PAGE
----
The first bill that caused some controversy was House Bill 165 which would establish the Alabama Transportation Commission and provide for the members, the manner of selection or members, terms, qualifications, duties, responsibilities, compensation, and expenses of the commission. After offering 4 amendments on the floor HR 165 passed the full house with a vote of 91-3.

Moving on to House Bill 154 (PAC to PAC) which would prohibit transfers between political action committees. This bill passed the full House last year but later died in the Senate. This bill, HB154 is the exact same bill that passed the House during the 2008 Legislative Session. With a vote of 98-0 HB154 passed the full House.

After passing a bill to ban PAC to PAC transfers HB140 introduced by Representative Hinshaw relating to paid electioneering communications and political advertising, to provide that electioneering communications and paid political advertisements paid for by an organization or entity shall disclose the names of the source of the funding of the organization or entity. Passge of this bill came at 100 yeas and 0 nays.

Currently the House is discussing HB39 pertaining to Write-In candidates introduced by Rep. C. Newton. Stay tuned for more updates.

Wednesday, February 11, 2009

Looking toward Day 4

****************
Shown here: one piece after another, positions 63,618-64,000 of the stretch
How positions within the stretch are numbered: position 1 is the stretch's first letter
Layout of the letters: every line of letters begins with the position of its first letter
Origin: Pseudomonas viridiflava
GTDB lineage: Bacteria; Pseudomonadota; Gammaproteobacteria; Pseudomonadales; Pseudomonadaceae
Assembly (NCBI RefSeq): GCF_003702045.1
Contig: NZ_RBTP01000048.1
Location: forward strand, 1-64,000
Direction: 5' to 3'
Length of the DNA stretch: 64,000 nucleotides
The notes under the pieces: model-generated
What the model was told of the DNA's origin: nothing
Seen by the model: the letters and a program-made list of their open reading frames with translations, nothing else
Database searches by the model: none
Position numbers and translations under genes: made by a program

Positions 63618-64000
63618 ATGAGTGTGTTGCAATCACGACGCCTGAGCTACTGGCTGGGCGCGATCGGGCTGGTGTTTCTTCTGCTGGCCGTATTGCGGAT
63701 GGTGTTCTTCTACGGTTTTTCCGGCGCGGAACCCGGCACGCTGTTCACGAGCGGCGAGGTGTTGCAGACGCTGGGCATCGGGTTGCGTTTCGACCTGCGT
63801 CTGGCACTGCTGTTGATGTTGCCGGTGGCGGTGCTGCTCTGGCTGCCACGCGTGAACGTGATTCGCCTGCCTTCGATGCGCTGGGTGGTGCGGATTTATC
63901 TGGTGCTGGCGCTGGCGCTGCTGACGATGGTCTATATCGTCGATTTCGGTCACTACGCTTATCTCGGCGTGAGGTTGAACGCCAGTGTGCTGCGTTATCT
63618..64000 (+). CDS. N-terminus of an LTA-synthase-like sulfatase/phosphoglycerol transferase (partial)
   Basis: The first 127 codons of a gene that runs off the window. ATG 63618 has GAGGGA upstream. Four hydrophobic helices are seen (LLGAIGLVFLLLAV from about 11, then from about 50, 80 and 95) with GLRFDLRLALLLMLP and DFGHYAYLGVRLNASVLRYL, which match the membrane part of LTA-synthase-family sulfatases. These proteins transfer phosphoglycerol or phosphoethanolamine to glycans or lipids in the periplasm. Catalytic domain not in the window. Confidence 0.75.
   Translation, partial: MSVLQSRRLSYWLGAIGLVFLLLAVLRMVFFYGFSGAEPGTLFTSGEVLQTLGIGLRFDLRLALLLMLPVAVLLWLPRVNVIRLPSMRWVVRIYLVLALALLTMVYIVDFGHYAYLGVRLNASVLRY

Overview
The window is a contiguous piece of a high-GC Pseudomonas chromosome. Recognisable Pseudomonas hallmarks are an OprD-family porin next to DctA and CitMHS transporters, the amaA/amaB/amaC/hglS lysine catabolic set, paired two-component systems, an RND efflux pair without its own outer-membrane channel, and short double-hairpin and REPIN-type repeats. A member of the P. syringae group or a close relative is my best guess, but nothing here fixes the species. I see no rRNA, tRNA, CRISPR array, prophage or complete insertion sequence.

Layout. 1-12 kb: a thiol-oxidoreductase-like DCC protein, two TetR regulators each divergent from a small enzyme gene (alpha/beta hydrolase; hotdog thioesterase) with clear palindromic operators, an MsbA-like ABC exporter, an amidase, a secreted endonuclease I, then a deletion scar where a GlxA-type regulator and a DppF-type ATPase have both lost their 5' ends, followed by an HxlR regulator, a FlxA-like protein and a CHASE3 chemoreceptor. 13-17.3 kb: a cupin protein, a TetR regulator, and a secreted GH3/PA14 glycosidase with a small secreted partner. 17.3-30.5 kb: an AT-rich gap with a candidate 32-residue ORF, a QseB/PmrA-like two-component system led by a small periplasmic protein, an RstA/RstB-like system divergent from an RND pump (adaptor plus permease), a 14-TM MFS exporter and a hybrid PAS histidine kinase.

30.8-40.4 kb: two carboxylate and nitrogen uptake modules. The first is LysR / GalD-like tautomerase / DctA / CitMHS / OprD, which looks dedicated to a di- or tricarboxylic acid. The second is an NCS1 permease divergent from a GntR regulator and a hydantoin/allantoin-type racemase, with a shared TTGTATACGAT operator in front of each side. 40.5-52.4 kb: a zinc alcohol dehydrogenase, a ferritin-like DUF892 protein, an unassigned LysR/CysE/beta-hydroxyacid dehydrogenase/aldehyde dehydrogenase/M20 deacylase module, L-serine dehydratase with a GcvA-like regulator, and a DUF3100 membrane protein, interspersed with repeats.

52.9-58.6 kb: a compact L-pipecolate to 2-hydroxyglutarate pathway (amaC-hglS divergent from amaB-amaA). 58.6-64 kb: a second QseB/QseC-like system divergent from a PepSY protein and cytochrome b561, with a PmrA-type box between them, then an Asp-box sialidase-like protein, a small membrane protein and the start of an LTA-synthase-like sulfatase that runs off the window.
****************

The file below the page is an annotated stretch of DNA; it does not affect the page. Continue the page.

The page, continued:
The Alabama House and Senate both convene at 10:00 am CST on Thursday for day 4 of the 2009 Regular Session. Look for live blogs from the Alabama State House all morning and afternoon long.

Alabama may "Free the Hops" soon

Wednesday is committee day at the Alabama State House and today the Alabama Senate Tourism and Marketing committee passed a bill that would allow the sale of beer with an alcohol content of up to 13.9 percent. This legislation will of course have to pass the full Senate before going to the Governor's office. Just last year this legislation made it out of committee but never came up for a vote on the floor.

Tuesday, February 10, 2009

Tensions rise in the Alabama Senate between Senator Larry Means (D) and Senator Phil Poole (D)

Tensions rose this afternoon in the Alabama Senate when Senator Phil Poole became angered over local legislation affecting the Tuscaloosa County School Board.